Led Zeppelin becomes The Time Machine at Freestyle

Posted Tuesday, May 5, 2009 10:20 AM | Contributed by Jeff

Freestyle Music Park, the former Hard Rock Park, announced Monday the roller coaster that bore the Led Zeppelin name for the park's failed first season will be called The Time Machine for the park's second season. Other areas of the park are also being rebranded, especially after a bankruptcy court in Delaware ruled in favor of the park's original owners, led by former CEO Steven Goodwin, saying that Goodwin and his associates still retained some intellectual property rights to the park's overall theme, design and layout.

Read more from The Sun News.

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Tuesday, May 5, 2009 10:42 AM

I don't care what they call it, so long as they eliminate that wretched mandatory pre-show!

--Dave Althoff, Jr.

Tuesday, May 5, 2009 4:16 PM

Pick the five songs

Last edited by Charles Nungester, Tuesday, May 5, 2009 4:16 PM
Tuesday, May 5, 2009 8:49 PM

"Officials with FPI MBE have said they plan to open other parks with the Freestyle brand."

Hmm, this last sentence in the article had me wondering. If the Baker group is successfull with this park, would they be willing to buy up parks from lets say SF or CF and rebrand them to a music themed style.

My favorite MJ tune: "Billie Jean" which I have been listening to alot now. RIP MJ.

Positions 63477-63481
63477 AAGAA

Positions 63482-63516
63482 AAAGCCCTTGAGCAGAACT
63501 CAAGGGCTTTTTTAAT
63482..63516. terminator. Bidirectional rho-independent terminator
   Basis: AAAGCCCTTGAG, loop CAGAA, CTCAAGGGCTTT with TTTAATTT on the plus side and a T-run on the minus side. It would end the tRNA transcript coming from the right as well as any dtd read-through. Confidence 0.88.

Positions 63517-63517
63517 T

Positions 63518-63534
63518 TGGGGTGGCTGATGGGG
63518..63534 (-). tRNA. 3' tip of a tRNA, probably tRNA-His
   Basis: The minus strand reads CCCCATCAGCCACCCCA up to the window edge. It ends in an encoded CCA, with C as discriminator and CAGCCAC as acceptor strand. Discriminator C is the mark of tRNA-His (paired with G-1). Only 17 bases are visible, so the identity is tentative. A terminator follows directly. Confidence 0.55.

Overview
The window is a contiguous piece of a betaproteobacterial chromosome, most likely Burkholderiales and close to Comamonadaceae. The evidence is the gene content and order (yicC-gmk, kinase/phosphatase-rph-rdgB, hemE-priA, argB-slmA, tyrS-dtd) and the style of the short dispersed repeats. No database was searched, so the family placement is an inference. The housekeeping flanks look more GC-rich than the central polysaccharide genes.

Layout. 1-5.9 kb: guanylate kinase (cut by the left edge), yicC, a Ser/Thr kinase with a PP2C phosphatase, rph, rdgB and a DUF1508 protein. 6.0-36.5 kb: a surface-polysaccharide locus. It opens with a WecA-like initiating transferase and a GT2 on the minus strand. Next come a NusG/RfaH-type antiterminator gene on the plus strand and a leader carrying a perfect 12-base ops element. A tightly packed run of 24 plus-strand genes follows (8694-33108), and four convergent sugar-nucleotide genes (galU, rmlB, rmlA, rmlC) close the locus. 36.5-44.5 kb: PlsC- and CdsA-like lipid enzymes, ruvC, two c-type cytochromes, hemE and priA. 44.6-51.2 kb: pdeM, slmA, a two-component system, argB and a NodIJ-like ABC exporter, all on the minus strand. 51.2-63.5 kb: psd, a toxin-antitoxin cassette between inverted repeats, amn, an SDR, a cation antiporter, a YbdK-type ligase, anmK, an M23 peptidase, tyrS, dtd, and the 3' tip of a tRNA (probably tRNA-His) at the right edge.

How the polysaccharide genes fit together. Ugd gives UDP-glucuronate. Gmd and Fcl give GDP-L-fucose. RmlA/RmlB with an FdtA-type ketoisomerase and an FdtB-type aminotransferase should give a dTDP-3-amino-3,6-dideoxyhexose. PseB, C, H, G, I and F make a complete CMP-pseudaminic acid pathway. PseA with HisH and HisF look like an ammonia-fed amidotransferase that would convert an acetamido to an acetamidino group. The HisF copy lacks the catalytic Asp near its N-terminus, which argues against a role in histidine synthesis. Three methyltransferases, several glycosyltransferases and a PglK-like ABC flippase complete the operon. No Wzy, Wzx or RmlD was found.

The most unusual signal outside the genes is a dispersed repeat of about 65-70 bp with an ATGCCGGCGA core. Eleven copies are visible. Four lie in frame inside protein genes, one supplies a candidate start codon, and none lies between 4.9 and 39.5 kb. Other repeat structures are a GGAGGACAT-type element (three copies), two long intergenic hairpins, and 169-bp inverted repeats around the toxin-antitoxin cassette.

Tuesday, May 5, 2009 9:40 PM
rollergator's avatar

^Really would make them candidates if *anything* were to ever become of the property at SFNO...and New Orleans is wuite the MUSIC city (along with Nashville). The signing of the long-term NFL deal, and the success of their NBA franchise, mean there's some basis to believe the town has some sort of a future. And you know I love tying in this pro sports stuff... ;)

You still have Zoidberg.... You ALL have Zoidberg! (V) (;,,;) (V)

Tuesday, May 5, 2009 9:58 PM

Sorry gator, New Olreans has no amusement park in its near future. Convention Tourism to New Orleans is entirely based on people who don't have rental cars, thus for all of its convention business, approximately zero will/would make it to that site. That was proven once the park first opened. Everyone forgets that the park was NOT a success when open.

While there is a population density in the Biloxi to Houston corridor, an amusement park in New Orleans has zero chance.

The sports teams are one-off (ok, two-off) unique situations, where the infrastructure was already in place, and/or state money was immediately available. Plus, you forget that sports teams are "transportable". They own limited physical plant (stadiums are almost always city owned). Thus they are easily moved, litigation notwithstanding.

No such state funding is available in the current environment for a resuscitation of the old site, or the creation of a new park at a new site.

New Orleans is a failed city (pre and post Katrina) and no one is going to invest significant monies there. They weren't doing so before Katrina, and they certainly aren't now.

(and before that gets taken out of context, I love New Orleans. Used to visit 3-4 times a year when I lived in Atlanta. Great place to party, horrible place to live/work/operate a business)